So, a few of my friends know that we’ve been going through a phase with Carson these last few weeks. He is suddenly very afraid at night time. It’s been a roller coaster between slightly scared/probably stall-tactic, to hysterical screaming, shaking and terrified crying MANY times a night. At first, he wouldn’t tell me what he was afraid of, he just said “Bad guys are in my room.” I didn’t want to ask any leading questions like “Do you think there are monsters in your closet?” because I can just see his little brain answering “Well, I DO NOW!”
I’ve sought advice from lots of different friends and gotten lots of good suggestions and support. It is getting better this last week. Glow sticks happen to be the current treatment that is making a difference. The trauma-stage seems to be past, at least. One friend suggested that I talk about the details of what he is afraid of in the morning, when the world is not so scary. I tried that, hoping to narrow down the specifics of what we’re working with here.
So the other day at breakfast, he told me he’s afraid of “the horse puppet.” Huh? We have no such puppet. He played on a stick horse at Nate’s–was that it? No, he answered, that was fun. It’s a puppet that looks like a horse. Oooookay. I figured he saw it on Sesame Street or something. Then yesterday we were at the indoor park. He brings to me a small cloth puppet. A horse puppet. Kind of like the ones they have on Baby Einstein. “This is it.” He said in a totally serious voice. “This is the horse puppet.” Huh. Interesting. “Why does it scare you?” “I don’t know, it just does.” So, stemming from some other advice I received (one dad theatrically wrestled an imaginary giant bug for his son) I dramatically grabbed the horse by the fabric neck and abruptly said, rather loudly, “YOU STOP SCARING CARSON!” That caught Carson’s attention and his eyes got big, so I continued my skit. I threw the horse down on the ground and I stomped on him. “You are just a puppet!” I said, drawing some attention from others. “Carson is NOT going to be afraid of you ANYMORE!” Still stomping. The other parents must have thought I was totally certifiable or violence-prone. (Or, like some of you–anti-animal.) “You are not allowed to scare him anymore, DO YOU HEAR ME?!” Carson was quite excited at this time and took his own turn stomping on the horse. Then we threw the puppet to the bottom of the pile of toys. Aaaaaand…….. SCENE.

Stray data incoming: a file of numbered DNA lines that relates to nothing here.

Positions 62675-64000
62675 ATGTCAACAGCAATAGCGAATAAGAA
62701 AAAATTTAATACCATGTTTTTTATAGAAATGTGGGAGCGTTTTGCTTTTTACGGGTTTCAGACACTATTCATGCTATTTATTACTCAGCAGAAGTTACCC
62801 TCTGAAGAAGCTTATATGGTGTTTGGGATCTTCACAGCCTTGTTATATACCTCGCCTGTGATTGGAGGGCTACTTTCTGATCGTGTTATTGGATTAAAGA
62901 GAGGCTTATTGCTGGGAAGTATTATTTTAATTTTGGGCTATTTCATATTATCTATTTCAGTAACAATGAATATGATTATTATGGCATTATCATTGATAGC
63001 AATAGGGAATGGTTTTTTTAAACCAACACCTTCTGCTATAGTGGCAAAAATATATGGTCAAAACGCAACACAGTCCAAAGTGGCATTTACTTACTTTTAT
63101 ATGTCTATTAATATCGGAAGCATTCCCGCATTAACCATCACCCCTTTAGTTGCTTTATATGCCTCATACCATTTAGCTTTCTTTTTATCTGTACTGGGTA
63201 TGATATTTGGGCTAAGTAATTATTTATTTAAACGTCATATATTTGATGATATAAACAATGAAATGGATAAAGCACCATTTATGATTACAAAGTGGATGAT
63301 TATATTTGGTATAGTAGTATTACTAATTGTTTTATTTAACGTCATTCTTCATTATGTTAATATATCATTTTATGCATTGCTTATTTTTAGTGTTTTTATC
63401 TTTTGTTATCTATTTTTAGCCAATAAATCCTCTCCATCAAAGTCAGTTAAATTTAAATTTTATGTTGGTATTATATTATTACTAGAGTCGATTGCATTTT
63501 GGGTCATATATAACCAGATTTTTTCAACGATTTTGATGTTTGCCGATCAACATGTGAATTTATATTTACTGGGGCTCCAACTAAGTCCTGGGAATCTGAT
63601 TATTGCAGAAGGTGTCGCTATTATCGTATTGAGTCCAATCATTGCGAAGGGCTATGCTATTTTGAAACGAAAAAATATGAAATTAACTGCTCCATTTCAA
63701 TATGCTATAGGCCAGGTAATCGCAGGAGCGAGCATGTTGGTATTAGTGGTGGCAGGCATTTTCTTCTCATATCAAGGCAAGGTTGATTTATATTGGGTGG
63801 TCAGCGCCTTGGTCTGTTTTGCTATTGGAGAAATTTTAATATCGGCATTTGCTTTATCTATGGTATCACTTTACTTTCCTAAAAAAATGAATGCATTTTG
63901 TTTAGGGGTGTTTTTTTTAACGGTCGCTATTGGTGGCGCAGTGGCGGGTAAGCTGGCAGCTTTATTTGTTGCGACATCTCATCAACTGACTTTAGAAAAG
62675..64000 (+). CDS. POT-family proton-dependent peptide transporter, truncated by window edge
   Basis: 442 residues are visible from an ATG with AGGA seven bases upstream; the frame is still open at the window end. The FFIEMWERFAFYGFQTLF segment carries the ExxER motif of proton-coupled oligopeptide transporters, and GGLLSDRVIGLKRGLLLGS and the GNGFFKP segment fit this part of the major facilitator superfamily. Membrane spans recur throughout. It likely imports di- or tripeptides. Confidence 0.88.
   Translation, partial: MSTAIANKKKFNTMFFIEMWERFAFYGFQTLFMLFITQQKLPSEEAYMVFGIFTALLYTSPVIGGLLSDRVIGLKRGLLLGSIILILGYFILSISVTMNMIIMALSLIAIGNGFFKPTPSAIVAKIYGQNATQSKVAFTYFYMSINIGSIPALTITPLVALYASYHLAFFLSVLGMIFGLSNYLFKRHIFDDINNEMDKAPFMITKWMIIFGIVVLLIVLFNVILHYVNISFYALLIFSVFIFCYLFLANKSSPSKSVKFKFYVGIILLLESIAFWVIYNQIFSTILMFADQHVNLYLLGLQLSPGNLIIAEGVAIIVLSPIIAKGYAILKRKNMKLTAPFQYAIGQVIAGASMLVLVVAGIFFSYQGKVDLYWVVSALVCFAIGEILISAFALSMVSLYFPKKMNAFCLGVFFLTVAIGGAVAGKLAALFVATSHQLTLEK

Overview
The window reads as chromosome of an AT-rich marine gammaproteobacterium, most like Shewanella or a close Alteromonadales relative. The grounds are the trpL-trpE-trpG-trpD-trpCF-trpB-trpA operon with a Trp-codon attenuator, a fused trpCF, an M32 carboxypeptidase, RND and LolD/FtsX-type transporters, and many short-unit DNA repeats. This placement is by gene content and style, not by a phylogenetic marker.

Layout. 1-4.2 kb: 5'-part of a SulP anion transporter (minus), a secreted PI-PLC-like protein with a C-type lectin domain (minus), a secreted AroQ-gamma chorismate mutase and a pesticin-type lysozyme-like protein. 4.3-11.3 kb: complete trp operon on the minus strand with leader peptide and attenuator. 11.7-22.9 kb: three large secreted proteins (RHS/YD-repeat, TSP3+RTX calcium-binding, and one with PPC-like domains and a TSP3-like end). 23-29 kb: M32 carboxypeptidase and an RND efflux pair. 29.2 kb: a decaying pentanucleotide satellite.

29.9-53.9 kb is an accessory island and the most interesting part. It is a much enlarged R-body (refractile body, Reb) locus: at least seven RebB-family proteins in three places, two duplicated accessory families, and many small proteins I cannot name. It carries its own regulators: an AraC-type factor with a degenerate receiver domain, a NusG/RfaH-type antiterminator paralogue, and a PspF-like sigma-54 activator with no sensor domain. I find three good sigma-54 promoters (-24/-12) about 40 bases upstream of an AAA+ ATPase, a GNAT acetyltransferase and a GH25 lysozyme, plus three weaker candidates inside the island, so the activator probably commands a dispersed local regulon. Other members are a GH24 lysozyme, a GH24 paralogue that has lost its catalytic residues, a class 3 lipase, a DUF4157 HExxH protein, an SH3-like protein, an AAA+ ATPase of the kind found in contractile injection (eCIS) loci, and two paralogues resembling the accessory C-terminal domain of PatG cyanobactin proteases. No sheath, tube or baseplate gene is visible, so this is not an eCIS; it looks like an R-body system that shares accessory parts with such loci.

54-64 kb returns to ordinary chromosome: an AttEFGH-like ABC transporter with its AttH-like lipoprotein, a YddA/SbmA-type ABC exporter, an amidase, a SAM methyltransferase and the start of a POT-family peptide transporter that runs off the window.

It’s only been one night, so I can’t tell if this did any significant help to his “horse puppet” fear.
THEN, this morning, he was watching TV while I was in the kitchen. I can’t see the TV, but I can hear it. He comes running in with a genuine look of fear. “MOM! Mom! The frog is on! I’m scared of The Frog too! Come quick! Please turn the channel! PLEASE!” I knew what he was watching, and I immediately thought to myself: “NO. It can’t be! There is no way he’s afraid of…” but sure enough! When I came into the living room, he was pointing with an accusatory finger at…
Kermit the Frog.
What’s next? Mikey Mouse? Elmo?